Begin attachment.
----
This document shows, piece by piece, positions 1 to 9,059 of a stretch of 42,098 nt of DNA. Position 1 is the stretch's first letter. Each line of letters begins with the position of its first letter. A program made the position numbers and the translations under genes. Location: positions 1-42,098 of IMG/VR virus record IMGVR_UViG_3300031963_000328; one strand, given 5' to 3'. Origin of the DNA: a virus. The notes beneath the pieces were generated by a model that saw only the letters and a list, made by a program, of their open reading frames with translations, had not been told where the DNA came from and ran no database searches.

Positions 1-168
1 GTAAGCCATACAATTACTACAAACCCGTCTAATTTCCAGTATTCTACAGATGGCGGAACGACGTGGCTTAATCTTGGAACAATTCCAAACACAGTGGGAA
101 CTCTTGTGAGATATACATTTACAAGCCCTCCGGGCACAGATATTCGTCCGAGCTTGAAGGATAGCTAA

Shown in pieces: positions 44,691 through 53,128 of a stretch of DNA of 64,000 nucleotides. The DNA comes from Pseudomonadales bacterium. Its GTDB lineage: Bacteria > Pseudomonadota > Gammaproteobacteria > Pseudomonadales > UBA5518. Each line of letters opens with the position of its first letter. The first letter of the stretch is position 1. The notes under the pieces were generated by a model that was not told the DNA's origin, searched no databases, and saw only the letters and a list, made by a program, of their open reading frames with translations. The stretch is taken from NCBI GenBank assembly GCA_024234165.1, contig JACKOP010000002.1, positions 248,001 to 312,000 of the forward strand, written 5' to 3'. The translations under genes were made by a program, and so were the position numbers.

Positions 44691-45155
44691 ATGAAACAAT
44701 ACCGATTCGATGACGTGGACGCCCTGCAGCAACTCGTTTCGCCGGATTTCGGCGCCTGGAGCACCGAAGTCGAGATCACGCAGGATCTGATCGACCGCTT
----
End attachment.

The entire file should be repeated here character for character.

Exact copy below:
This document shows, piece by piece, positions 1 to 9,059 of a stretch of 42,098 nt of DNA. Position 1 is the stretch's first letter. Each line of letters begins with the position of its first letter. A program made the position numbers and the translations under genes. Location: positions 1-42,098 of IMG/VR virus record IMGVR_UViG_3300031963_000328; one strand, given 5' to 3'. Origin of the DNA: a virus. The notes beneath the pieces were generated by a model that saw only the letters and a list, made by a program, of their open reading frames with translations, had not been told where the DNA came from and ran no database searches.

Positions 1-168
1 GTAAGCCATACAATTACTACAAACCCGTCTAATTTCCAGTATTCTACAGATGGCGGAACGACGTGGCTTAATCTTGGAACAATTCCAAACACAGTGGGAA
101 CTCTTGTGAGATATACATTTACAAGCCCTCCGGGCACAGATATTCGTCCGAGCTTGAAGGATAGCTAA

Shown in pieces: positions 44,691 through 53,128 of a stretch of DNA of 64,000 nucleotides. The DNA comes from Pseudomonadales bacterium. Its GTDB lineage: Bacteria > Pseudomonadota > Gammaproteobacteria > Pseudomonadales > UBA5518. Each line of letters opens with the position of its first letter. The first letter of the stretch is position 1. The notes under the pieces were generated by a model that was not told the DNA's origin, searched no databases, and saw only the letters and a list, made by a program, of their open reading frames with translations. The stretch is taken from NCBI GenBank assembly GCA_024234165.1, contig JACKOP010000002.1, positions 248,001 to 312,000 of the forward strand, written 5' to 3'. The translations under genes were made by a program, and so were the position numbers.

Positions 44691-45155
44691 ATGAAACAAT
44701 ACCGATTCGATGACGTGGACGCCCTGCAGCAACTCGTTTCGCCGGATTTCGGCGCCTGGAGCACCGAAGTCGAGATCACGCAGGATCTGATCGACCGCTT